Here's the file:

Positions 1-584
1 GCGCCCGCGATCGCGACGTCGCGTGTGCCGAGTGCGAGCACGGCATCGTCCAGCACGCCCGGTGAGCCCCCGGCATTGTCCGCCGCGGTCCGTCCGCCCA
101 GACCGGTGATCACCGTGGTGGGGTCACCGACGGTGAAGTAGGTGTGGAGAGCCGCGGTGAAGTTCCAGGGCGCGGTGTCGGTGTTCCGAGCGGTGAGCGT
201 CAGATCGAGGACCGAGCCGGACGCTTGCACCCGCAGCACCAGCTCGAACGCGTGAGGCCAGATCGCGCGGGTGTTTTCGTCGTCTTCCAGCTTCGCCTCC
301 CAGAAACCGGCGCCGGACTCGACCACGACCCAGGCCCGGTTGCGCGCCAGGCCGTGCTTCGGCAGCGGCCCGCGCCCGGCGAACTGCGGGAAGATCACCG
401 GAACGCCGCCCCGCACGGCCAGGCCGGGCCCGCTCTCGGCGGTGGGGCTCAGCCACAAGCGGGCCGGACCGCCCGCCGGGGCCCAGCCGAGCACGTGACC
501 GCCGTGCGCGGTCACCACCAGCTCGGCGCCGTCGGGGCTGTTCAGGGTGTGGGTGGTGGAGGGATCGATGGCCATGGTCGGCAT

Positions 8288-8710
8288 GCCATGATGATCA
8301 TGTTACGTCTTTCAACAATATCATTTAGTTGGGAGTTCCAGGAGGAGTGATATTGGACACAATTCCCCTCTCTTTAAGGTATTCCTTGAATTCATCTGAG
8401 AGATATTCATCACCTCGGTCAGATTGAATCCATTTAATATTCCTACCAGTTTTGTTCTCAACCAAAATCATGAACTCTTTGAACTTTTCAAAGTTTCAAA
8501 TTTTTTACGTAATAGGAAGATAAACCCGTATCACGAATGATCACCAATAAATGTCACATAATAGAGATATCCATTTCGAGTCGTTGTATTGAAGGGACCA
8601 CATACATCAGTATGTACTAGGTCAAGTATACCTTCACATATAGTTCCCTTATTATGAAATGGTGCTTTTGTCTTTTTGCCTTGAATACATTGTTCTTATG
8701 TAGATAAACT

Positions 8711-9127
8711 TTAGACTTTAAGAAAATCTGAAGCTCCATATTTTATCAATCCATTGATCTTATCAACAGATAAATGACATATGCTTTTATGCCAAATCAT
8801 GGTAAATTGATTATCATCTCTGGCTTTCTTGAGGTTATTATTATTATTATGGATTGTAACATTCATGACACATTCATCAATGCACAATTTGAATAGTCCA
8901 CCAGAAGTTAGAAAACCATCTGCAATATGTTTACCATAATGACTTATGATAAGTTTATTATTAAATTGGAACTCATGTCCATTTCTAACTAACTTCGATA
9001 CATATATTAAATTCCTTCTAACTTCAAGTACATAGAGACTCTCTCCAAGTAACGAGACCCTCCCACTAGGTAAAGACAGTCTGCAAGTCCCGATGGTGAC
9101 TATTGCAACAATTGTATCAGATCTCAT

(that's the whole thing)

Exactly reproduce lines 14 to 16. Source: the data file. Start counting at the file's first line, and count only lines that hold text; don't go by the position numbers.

8701 TAGATAAACT

Positions 8711-9127
8711 TTAGACTTTAAGAAAATCTGAAGCTCCATATTTTATCAATCCATTGATCTTATCAACAGATAAATGACATATGCTTTTATGCCAAATCAT